Coping With the “Dreaded” Class: 7 Strategies to Help Students Survive All of Their Classes
©2015 Cynthia Z. Hansen, M.Ed., ET/P
So you’re sitting in class and understand the importance of listening, paying attention and taking notes…but you can’t figure out what IS important: the dates, the cool concepts, how the teacher’s monotone could be a sleep aide, the person texting three chairs over, the buzzing florescent lights… You know your Job is to separate the nonsense and focus on the relevant (according to the teacher/professor/instructor). You know the academic expectation that you must live up to is filtering not only sounds, sights and movements, but also the social and emotional realities of being in middle or high school.
Yet those other things are swirling around in between the dates of the Battle of the Bulge and the true meaning of Hamlet’s speech even with your best intentions to focus on the facts and concepts. Why? Because your brain is doing its job—examining all of the stimuli in the room including temperature, the fly on the windowsill, the feel of your clothing, the rustling of papers, the sounds of shoes tapping the leg of the desk, your best friend’s newest social dilemma…you get the idea. Our brains take it all in because instinctively we are always scanning for danger and meaning. Deep down humans, especially those with high potential, are curious and enjoy novel ideas. We are constantly seeking patterns, making connections between old and new information, predicting outcomes and chasing after ‘AhHa!’ moments.
So what do you do when the whole “paying attention” intention is further complicated by an assignment which seems like busy work, or you dislike the teacher, or they ruin King Lear by reading in a monotone with tons of mispronunciations? How do you stay alert when paying attention is painful? How do you learn to care when it may feel so pointless?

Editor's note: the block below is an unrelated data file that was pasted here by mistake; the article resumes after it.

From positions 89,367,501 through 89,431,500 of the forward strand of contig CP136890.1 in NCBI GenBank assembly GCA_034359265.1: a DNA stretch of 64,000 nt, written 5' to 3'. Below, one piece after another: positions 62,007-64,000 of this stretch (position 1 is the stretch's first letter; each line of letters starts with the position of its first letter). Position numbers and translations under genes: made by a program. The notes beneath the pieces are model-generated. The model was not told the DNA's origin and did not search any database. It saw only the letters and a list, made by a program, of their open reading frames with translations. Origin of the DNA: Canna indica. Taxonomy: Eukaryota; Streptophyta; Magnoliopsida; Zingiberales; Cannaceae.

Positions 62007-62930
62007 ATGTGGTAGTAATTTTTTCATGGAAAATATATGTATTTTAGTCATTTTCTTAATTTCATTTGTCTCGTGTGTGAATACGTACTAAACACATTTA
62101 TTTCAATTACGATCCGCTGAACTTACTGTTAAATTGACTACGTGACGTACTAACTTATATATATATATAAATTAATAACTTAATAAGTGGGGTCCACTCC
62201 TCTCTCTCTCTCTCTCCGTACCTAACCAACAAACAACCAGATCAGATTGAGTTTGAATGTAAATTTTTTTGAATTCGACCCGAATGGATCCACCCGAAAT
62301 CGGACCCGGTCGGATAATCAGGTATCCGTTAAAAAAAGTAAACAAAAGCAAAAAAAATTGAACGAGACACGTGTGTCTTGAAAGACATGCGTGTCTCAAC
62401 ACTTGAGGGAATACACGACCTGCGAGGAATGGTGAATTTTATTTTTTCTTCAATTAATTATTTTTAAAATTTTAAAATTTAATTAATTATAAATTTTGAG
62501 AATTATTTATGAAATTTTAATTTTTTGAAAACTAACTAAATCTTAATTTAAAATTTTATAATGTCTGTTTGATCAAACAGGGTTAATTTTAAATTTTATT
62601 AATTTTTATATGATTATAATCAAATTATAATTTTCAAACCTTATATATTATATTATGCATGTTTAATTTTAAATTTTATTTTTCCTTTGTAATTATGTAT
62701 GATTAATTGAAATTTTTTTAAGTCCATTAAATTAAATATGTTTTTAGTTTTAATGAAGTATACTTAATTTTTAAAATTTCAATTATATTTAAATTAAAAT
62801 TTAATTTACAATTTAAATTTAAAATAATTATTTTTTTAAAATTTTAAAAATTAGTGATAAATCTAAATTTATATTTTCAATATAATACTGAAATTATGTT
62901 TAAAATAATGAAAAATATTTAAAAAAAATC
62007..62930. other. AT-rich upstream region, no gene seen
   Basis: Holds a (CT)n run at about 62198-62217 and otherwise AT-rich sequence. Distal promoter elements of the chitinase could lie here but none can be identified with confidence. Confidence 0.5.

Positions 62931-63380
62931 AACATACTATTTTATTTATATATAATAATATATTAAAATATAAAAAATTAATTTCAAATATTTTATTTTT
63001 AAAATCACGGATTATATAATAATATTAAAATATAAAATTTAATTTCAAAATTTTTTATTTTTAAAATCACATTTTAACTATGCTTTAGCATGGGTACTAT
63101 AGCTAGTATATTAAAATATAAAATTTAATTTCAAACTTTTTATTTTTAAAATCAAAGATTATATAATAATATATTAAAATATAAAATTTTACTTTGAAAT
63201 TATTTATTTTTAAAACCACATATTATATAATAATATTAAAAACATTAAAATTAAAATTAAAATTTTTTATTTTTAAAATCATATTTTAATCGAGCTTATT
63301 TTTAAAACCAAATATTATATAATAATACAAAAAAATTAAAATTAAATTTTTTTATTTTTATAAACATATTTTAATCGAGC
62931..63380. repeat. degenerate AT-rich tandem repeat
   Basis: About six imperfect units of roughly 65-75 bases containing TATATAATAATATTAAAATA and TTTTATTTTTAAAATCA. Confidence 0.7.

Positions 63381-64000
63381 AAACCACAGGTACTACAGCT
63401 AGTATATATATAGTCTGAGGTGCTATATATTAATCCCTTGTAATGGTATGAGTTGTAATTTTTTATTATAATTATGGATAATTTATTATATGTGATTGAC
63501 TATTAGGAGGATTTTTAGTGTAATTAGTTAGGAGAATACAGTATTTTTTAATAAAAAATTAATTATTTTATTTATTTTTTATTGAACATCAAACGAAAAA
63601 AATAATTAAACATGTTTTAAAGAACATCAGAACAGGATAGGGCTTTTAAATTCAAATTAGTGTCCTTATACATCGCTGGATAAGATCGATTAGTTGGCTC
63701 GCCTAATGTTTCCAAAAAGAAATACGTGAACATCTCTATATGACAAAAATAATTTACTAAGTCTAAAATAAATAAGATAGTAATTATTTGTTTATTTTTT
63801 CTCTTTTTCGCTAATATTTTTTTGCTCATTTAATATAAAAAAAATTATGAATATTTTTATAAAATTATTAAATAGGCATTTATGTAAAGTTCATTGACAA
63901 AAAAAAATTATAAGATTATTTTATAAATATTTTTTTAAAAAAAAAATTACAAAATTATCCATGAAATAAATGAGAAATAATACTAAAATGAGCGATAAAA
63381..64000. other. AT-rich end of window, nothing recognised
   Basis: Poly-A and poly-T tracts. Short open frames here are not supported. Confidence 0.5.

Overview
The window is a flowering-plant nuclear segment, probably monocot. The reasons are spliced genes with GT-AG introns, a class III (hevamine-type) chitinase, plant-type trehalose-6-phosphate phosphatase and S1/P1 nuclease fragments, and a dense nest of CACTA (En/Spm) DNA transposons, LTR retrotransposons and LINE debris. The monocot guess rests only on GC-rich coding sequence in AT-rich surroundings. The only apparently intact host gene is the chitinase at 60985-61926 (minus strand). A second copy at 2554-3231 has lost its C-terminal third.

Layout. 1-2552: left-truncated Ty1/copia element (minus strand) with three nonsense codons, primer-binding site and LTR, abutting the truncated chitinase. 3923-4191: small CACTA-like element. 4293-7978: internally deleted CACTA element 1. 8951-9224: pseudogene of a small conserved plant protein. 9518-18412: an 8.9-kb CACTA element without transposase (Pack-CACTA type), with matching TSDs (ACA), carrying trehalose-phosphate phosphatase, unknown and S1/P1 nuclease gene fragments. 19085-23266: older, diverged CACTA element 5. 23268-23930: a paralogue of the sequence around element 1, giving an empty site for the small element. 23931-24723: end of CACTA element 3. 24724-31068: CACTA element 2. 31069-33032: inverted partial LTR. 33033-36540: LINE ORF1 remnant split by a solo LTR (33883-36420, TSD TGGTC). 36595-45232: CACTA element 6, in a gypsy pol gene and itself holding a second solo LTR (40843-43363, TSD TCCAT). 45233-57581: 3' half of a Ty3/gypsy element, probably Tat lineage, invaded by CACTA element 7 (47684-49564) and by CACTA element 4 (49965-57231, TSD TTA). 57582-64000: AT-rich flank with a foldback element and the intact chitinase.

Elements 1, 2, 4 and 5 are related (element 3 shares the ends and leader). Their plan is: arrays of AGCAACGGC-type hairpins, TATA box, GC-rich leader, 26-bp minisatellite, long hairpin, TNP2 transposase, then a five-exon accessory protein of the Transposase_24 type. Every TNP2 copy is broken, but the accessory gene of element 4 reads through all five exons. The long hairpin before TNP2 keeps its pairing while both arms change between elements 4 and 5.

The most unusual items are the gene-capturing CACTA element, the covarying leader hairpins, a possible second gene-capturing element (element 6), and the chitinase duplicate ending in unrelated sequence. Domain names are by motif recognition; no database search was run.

How do you survive the Dreaded class?
There are two main tasks to coping with the Dreaded class. The first is to understand your dread: your discomfort or impatience with this subject or teacher. The second is to examine your go‐to skills and discover the ways your brain sustains interest.
This article/blog focuses on understanding. Think about what makes a particular class, assignment or task so distasteful while also attending to your true interests and goals. Being aware of why you might need to cope with this class can shift your focus from anger or resistance to amusement at the futility of the situation. This may help you to become more willing to comply with dreaded tasks.
1. Think about these questions as you contemplate your attitude and expectations about school:
a. Do you know what you want to be when you Grow Up? Many of us don’t, even as adults. If you don’t know, think of what makes you happy, take an on‐line survey, consider what you do when you are avoiding homework, what you do during vacations. The Armed Services Vocational Aptitude Battery, (offered at many public schools or at recruiting offices) and is a great way to discover areas of interest or the potential of your combined strengths.
b. What are your strengths, areas of passion, and areas of Dread? Do you know how you like to learn? Try to transpose the style of the dreaded class into your preferred methods such as drawing your notes or thinking of a song that you could transform to remember important facts. If fear is a factor, challenge yourself by seeking out others who overcame the same fear (some of the best mathematics teachers did just that).
c. Are you only living for now or are you able to see past the day, the week, the month, the year? Being able to recognize that moments pass—sometimes too quickly, sometimes too slowly—helps us to cope with dreaded circumstances.